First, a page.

There was then, in Quebec, a merchant who had honourably raised himself from a state of poverty, to the first rank among the wealthy merchants of Canada. Though, a few years after, he was ruined by a series of most terrible disasters, his name is still honoured in Canada, as one of the most industrious and honest merchants of our young country. His name was James Buteau. He had built a magnificent house, and furnished it in a princely style. In order to celebrate his "house warming" in a becoming style, he invited a hundred guests from the elite of the city, among whom were all the priests of the parishes. But in order not to frighten their prudery though that party was to be more of a nature of a ball than anything else Mr. Buteau had given it the modest name of an Oyster Soiree.
Just as the good curate, Tetu, with his cheerful vicars was starting, a messenger met us at the door, to say that Mr. Parent, the youngest vicar, had been called to carry the "good god" to a dying woman.
Mr. Parent was born, and has passed his whole life in Quebec, in whose seminary he had gone through a complete and brilliant course of study. I think there was scarcely a funny song in the French language which he could not sing. With a cheerful nature, he was the delight of the Quebec society, by almost every member of which he was personally known.
His hair was constantly perfumed with the richest pomade, and the most precious eau de cologne surrounded him with an atmosphere of the sweetest odours. With all these qualities and privileges, it is no wonder that he was the confessor, a la mode, of the young ladies of Quebec.
The bright luminaries which hover around Jupiter are not more exact in converging toward that brilliant star than those pious young ladies were in gathering around the confessional box of Mr. Parent every week or fortnight.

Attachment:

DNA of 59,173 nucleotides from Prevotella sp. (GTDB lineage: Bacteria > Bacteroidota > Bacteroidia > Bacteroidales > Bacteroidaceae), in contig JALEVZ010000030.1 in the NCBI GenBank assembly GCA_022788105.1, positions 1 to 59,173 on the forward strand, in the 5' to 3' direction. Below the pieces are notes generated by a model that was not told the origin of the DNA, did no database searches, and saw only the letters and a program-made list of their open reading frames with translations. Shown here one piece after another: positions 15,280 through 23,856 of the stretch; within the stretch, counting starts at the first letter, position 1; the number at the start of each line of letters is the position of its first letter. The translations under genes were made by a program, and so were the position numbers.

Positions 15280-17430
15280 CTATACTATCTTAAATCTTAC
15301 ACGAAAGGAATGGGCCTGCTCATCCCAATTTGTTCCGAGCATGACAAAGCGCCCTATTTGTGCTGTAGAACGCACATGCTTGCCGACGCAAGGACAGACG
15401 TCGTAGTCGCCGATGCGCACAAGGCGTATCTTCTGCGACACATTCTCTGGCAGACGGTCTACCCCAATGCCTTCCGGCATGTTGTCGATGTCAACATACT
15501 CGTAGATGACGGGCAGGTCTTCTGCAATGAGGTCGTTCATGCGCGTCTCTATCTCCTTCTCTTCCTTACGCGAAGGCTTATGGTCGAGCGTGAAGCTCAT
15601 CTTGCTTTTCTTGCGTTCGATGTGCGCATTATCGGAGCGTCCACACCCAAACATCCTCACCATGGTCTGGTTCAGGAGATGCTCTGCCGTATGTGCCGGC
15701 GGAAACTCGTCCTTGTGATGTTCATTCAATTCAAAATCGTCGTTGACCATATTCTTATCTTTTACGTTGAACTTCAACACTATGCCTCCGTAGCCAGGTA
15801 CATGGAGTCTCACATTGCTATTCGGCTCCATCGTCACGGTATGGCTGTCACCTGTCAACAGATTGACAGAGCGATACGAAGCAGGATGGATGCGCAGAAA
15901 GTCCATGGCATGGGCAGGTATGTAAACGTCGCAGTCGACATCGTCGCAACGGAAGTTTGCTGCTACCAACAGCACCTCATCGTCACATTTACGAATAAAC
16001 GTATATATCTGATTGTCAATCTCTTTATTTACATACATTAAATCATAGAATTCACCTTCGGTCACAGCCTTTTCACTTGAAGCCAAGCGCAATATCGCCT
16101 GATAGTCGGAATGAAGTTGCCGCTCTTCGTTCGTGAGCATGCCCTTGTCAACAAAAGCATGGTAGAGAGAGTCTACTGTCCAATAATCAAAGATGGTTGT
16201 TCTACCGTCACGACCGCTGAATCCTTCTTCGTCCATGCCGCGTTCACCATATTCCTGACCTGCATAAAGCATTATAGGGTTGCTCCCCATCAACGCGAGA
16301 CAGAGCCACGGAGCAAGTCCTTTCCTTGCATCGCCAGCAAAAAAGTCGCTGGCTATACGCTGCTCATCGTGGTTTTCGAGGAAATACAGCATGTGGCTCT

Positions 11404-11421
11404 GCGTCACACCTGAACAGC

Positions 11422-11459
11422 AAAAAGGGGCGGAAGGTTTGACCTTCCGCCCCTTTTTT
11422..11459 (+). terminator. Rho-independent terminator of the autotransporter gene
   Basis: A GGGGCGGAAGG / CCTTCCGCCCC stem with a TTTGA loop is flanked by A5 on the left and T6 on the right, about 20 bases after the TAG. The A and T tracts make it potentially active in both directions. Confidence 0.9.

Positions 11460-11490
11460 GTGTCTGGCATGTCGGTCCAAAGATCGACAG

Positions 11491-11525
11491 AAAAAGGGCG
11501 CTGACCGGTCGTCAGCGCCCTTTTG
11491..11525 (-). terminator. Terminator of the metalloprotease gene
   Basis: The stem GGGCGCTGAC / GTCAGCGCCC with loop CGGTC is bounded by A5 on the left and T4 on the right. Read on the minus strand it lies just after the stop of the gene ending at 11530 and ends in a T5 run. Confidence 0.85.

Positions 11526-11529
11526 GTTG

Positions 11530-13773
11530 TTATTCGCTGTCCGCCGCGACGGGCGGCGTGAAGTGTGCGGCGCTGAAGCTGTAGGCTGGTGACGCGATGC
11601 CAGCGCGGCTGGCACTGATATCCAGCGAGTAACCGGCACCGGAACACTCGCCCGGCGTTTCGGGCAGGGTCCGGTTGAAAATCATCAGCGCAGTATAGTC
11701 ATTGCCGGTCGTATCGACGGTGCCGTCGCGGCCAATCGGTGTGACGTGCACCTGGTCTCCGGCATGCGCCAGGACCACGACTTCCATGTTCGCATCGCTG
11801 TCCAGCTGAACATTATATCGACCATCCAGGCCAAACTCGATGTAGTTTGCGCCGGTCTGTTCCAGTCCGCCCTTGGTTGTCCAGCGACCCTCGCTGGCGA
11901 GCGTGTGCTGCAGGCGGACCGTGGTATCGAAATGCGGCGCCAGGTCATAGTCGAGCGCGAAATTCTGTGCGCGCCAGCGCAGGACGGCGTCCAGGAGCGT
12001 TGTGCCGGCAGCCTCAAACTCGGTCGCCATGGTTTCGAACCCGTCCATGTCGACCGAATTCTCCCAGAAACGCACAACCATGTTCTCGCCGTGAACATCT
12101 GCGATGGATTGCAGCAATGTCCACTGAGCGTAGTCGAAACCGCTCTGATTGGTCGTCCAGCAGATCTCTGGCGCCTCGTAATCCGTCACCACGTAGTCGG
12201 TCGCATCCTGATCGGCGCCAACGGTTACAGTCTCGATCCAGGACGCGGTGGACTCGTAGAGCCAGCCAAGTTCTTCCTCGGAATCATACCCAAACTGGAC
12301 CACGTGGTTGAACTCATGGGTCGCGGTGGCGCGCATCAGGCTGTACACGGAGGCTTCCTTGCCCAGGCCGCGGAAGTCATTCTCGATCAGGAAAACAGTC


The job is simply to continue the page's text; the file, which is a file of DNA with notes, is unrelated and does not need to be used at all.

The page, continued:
The unexpected announcement of a call to the death-bed of one of his poorest penitents, was not quite the most desirable thing for our dear young friend, at such an hour. But he knew too well his duty to grumble. He said to us, "Go before me and tell Mr. Buteau that I will be in time to get my share of the oysters."
By chance, the sick house was on the way and not far from Mr. Buteau's splendid mansion. He left us to run to the altar and take the "good god" with him. We started for the soiree, but not sympathizing with our dear Mr. Parent, who would lose the most interesting part, for the administration of the viaticum. The extreme unction, with the giving of indulgences, in articulo moris, and the exhortations to the dying, and the people gathered from the neighbourhood to witness those solemn rites, could not take much less than three quarters, or even an hour of his time. But, to my great surprise, we had not yet been ten minutes in the magnificent parlour of our host, when I saw Mr. Parent, who like a newborn butterfly, flying from flower to flower, was running from lady to lady, joking, laughing, surpassing himself with his inimitable and refined manners. I said to myself, "How is it possible that he has so quickly got rid of his unpalatable task with his dying penitent?" and I wanted an opportunity of being alone with him, to satisfy my curiosity on that point; but it was pretty late in the evening when I found a chance to say to him: "We all feared lest your dying patient may deprive us of the pleasure of your company the greatest part of the soiree!"